The inaugural article for our ongoing examination of the Minnesota Orchestra Redline Agreement (MORA) will focus on proposed changes to the “home service area” definition and related contractual provisions for runouts. Given the increased attention throughout the field for augmenting outreach activity, i.e. events outside of the primary venue, it should come as no surprise that this agreement proposes numerous changes to how the organization implements those endeavors.
What I hope to accomplish with this series is to provide a broader and more thorough understanding of the dynamic issues that go into a labor dispute. In the end, it’s much more than just compensation, benefits, musician compliment, and season length.
We’ll try to understand why clauses exist in the first place and what each side perceives as beneficial or injurious by modifying, eliminating, or leaving it untouched. Likewise, we’ll step outside of the world of sound bites, spin, and emotionally charged rhetoric by embracing a practical, evenhanded examination of the specific contractual language at core of this dispute.
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- Avoid universal application. Perhaps one of the most important bear traps to avoid throughout this process is to assume that these issues are universally applicable to all orchestras; simply put, they aren’t. Just because the Minnesota Orchestra does something, doesn’t mean the same should hold true somewhere such Omaha and vice versa.
- Understand the acronyms.
- MOA = Minnesota Orchestra Association (the board and/or executive management)
- MMO = Musicians of the Minnesota Orchestra
- MORA = Minnesota Orchestra Redline Agreement (the version submitted to musicians as their last official offer and subsequently voted down on 9/29/12)
- CBA = Collective Bargaining Agreement (also known as “the contract,” “master agreement,” or simply “agreement”).
- First hand clarification. When possible, additional insight, justification, and rationale behind why changes have been presented and/or why changes are opposed will be provided by official MOA and MMO spokespersons. If such information is provided after an article is published, it will be included as an article update.
- Irreproachable comments. Comments are always welcome but readers are encouraged resist the temptation to submit a comment when upset. If you aren’t already familiar with Adaptistration’s comment policy, please take a moment to review (via the “Blog Policy” tab).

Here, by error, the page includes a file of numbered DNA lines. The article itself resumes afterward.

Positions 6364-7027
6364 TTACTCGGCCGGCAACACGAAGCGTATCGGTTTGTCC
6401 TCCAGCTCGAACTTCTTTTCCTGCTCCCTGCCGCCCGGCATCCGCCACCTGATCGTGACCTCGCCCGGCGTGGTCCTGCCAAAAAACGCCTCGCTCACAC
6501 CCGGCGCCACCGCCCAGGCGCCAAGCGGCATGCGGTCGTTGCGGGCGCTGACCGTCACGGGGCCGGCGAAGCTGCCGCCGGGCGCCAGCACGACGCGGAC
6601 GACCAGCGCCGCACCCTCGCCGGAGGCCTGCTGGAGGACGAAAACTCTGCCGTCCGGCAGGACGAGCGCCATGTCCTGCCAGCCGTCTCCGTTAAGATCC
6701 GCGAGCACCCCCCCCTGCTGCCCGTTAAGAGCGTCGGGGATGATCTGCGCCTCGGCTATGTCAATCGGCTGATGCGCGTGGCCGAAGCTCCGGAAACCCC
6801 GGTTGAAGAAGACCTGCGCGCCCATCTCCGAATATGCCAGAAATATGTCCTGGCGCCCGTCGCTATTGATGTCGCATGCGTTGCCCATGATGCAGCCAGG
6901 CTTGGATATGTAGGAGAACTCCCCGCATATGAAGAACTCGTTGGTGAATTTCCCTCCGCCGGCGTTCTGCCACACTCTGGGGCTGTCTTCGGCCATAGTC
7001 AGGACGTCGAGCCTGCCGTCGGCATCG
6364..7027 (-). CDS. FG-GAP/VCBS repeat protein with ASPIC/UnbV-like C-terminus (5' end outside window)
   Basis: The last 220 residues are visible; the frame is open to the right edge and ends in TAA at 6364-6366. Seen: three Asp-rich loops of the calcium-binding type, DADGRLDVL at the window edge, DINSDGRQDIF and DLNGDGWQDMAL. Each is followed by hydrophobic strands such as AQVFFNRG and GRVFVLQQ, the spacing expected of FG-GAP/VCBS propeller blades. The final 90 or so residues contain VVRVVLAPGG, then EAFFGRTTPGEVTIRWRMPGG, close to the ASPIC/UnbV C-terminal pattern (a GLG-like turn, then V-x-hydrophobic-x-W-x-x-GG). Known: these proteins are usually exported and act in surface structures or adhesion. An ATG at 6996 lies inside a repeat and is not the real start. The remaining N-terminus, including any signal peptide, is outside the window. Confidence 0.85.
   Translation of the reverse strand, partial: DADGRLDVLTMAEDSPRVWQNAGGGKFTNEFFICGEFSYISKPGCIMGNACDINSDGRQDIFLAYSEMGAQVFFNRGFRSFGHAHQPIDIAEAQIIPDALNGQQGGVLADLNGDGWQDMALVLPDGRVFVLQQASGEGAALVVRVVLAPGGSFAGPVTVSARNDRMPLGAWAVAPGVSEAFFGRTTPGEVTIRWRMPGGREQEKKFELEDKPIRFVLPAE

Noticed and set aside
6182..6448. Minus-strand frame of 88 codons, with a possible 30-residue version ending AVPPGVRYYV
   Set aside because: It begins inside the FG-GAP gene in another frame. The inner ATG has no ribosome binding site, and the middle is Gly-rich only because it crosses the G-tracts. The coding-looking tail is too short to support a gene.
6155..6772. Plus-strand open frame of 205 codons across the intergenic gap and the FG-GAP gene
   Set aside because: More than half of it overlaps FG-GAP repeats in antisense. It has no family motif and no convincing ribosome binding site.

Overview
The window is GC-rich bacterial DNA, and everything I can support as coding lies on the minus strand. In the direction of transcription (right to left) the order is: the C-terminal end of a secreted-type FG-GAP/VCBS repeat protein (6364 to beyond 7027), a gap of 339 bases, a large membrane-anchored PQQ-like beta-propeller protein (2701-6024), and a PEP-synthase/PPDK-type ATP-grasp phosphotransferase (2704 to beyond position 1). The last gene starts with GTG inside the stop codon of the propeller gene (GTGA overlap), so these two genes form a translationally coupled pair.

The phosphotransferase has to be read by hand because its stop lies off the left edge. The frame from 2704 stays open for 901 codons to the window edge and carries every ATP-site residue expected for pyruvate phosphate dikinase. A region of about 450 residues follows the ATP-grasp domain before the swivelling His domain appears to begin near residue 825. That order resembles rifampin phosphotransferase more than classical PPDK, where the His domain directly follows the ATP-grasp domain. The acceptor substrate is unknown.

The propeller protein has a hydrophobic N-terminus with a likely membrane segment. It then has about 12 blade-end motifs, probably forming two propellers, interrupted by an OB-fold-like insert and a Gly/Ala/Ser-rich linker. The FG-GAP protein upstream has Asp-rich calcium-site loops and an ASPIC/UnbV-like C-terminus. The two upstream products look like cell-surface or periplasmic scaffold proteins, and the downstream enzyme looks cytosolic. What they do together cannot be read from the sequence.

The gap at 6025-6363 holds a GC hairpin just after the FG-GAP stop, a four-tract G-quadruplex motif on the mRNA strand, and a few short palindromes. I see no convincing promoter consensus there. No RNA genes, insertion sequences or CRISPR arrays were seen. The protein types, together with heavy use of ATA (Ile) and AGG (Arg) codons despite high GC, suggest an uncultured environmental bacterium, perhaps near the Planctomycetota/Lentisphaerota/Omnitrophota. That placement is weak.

- Interconnectivity. Although we will be examining groups of related terms in each installment, it is important to remember that very few of these issues exist in an institutional vacuum; meaning, just because correlations aren’t made between one or more contractual items doesn’t mean they don’t exist. It is recommended that following each installment, readers think back to previous posts and attempt to identify any potential connections.
What Is a Redline Contract?
Simply put, a redline contract (sometimes called markup or strikeout) is a version of proposed modifications that show:
- The original language.
- Modifications in the form of strikeout and bold formatting; the former being a removal with the later an addition or modification.
Depending on where the revision process is, redline contracts come in varying degrees of detail but it is normal for final versions to include every possible change, right down to modified section and subsection numbering. The MOA redline agreement used for these purposes is an example of the latter.
Ignoring The Inconsequential Stuff
In order to establish clear parameters, let me be clear that we will be skipping over housekeeping markups, such as changes to article numbers, dates, and all of the bits and pieces that need to change.
Article II Definitions & Article XIV Runouts
This language exists in order to delineate when the employer is obliged to follow typical on the job standards and conditions (i.e. work rules) at locations within a prescribed radius and when it must institute additional measures and/or adhere to modified work rules. The bulk of “home service” activity occurs in the primary concert venue; common types of services outside this distinct area include runouts and tours, which are defined respectively in Section 2.12 and Section 2.15.
However, increased interest in outreach activity is spurring changes to traditional home service area definitions. Typically, employers have been seeking broader definitions while musicians express concern over dynamic consequences and diminished return on investment.
In this instance, the MOA is seeking to double the home service area radius in addition to expanding the maximum distance for runouts to include a host of cities as far away as Northern Iowa and the south-western tip of Lake Superior.
Services beyond the proposed 130 mile radius will be defined as tours and are therefore subject to conditions under those provisions. We’ll be examining those proposed changes in a subsequent article.
Doubling the home service radius from 25 to 50 miles would clearly provide reduced operational expenses for increased activity outside of the home venue. For services outside the home radius the employer is obliged to provide bus transportation, meals, and day rooms during instances with large gaps between services along with providing minimum periods of rest before the end of the final runout service and the next scheduled service.